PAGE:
Speaking of lentil prices, we seen small red lentils trade in the 19 – 20¢ CAD/lbs level this month (dependent on region, freight, and movement time) while large green lentils are been leveling off about 25¢ CAD/lbs. As we end the month of November, traders of pulses in India are calling on the government there to allow for more imports in order stabilize markets and ensure enough supply. [5]  Late fall rains will likely have a negative effect on the production of pulses in India this year, and traders there are expecting prices to remain firm until March, when the rabi (fall) crop starts to get harvested.

Canadian small red lentil prices have rallied in the last few months

Canadian green lentil prices have rallied in the last few months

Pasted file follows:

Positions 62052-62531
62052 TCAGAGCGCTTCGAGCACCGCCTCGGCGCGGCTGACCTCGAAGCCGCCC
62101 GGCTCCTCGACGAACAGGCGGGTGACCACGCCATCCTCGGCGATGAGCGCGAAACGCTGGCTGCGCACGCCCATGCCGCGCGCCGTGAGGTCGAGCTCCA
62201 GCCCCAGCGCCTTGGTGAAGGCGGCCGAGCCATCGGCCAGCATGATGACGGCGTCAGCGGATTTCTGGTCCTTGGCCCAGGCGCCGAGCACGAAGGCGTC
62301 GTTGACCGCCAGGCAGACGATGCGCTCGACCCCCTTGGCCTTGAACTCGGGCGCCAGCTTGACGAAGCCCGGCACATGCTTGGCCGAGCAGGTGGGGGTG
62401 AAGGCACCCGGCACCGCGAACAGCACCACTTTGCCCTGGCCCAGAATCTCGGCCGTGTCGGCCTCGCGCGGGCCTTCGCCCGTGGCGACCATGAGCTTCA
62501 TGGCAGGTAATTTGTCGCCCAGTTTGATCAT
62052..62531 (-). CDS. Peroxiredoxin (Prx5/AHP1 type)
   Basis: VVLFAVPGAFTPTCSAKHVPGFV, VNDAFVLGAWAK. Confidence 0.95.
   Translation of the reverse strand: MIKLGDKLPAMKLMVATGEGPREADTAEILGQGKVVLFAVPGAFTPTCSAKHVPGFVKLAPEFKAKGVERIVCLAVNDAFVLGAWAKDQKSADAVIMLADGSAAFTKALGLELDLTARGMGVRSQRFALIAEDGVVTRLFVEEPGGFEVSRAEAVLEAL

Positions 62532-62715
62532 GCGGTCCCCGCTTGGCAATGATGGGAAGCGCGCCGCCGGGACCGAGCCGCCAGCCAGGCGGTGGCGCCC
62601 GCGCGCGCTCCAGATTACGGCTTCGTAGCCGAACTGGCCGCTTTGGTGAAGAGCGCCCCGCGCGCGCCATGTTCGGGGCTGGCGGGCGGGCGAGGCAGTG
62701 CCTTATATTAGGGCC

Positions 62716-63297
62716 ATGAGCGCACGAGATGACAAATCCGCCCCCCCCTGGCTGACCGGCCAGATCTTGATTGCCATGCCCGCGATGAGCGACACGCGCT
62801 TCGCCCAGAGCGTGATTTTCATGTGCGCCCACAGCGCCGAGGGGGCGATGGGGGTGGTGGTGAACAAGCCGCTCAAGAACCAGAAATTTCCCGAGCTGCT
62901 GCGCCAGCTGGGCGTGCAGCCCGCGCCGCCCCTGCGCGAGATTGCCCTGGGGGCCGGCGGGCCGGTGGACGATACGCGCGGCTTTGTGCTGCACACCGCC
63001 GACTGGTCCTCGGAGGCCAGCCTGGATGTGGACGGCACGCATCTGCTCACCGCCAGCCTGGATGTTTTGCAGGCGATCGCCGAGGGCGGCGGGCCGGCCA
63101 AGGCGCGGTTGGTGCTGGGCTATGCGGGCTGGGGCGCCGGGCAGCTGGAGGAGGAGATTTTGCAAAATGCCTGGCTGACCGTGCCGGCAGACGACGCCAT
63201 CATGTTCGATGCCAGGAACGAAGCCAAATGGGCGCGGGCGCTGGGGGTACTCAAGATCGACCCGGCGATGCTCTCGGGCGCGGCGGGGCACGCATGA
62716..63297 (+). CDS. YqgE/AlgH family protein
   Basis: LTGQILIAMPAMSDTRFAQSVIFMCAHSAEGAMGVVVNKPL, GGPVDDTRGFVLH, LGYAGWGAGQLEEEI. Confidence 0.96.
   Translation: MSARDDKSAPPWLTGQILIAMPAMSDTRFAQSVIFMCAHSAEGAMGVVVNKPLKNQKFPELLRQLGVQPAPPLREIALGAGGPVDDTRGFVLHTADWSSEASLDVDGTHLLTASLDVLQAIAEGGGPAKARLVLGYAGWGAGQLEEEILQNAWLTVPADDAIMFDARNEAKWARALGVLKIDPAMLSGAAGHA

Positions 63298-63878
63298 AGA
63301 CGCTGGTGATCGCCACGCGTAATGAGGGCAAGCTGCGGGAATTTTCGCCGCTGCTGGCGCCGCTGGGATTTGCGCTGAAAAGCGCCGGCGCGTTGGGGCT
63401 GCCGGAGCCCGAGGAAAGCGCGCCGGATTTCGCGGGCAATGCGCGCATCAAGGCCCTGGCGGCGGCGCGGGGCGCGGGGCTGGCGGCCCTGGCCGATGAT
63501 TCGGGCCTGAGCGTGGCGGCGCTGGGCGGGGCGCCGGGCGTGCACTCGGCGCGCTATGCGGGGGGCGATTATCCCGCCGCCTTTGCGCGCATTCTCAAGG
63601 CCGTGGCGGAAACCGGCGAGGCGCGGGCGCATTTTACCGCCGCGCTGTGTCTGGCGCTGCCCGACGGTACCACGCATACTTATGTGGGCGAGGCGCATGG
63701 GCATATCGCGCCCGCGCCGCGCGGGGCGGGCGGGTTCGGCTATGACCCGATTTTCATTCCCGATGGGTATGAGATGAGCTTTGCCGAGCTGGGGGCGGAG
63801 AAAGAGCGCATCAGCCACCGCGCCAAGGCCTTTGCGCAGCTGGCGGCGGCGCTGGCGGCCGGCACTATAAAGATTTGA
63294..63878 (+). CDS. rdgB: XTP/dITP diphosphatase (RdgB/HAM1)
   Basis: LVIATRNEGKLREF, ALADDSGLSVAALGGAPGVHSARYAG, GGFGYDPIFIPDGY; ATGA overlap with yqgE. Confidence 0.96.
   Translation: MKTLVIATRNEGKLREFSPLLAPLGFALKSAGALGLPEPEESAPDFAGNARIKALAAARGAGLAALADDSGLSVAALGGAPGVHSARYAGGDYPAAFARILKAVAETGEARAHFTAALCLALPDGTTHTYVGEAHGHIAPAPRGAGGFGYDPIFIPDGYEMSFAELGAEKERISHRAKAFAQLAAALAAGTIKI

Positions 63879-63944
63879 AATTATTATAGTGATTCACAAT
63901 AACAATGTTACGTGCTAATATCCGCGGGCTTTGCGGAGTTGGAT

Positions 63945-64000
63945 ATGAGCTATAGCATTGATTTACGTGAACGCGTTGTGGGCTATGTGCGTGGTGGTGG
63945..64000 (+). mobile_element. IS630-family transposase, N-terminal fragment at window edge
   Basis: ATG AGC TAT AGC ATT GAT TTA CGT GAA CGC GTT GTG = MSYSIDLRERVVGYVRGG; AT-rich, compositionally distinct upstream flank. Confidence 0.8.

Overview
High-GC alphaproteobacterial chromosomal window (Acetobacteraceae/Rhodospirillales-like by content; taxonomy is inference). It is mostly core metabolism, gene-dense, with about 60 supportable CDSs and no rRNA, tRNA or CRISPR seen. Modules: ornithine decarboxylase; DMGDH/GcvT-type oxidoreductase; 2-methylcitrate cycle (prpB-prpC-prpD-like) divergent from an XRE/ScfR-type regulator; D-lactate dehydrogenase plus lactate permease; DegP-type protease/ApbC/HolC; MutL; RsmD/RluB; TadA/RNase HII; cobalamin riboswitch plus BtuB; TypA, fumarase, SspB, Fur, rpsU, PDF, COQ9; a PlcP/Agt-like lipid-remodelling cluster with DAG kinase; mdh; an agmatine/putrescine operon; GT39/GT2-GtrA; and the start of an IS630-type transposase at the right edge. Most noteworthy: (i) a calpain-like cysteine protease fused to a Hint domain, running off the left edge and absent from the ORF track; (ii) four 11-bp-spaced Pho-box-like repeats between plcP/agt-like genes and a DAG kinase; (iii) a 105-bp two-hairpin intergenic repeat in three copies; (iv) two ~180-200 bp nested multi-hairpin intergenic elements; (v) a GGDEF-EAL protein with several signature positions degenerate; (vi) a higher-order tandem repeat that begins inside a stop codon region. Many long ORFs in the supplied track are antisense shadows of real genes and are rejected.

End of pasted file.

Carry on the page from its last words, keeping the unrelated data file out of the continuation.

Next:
Very clearly, other than corn basis in the U.S., pulses might be the one bright spot of North American agriculture at the moment. Despite some very challenging growing conditions this year, resilient farmers have been able to prove that they can produce, keeping the industry well-supplied. [6] Accordingly, demand needs to continue to play its role in support prices. From some industries, like pulses, exports are the only main demand function currently, whereas others, like Canadian canola and U.S. soybeans, are seeing strong domestic activity, but weak international demand. For these latter markets like Canadian canola, without both domestic and international demand functions operating strongly, the result is weaker rallies (read: not as aggressive and not as long in duration). Manage risk accordingly.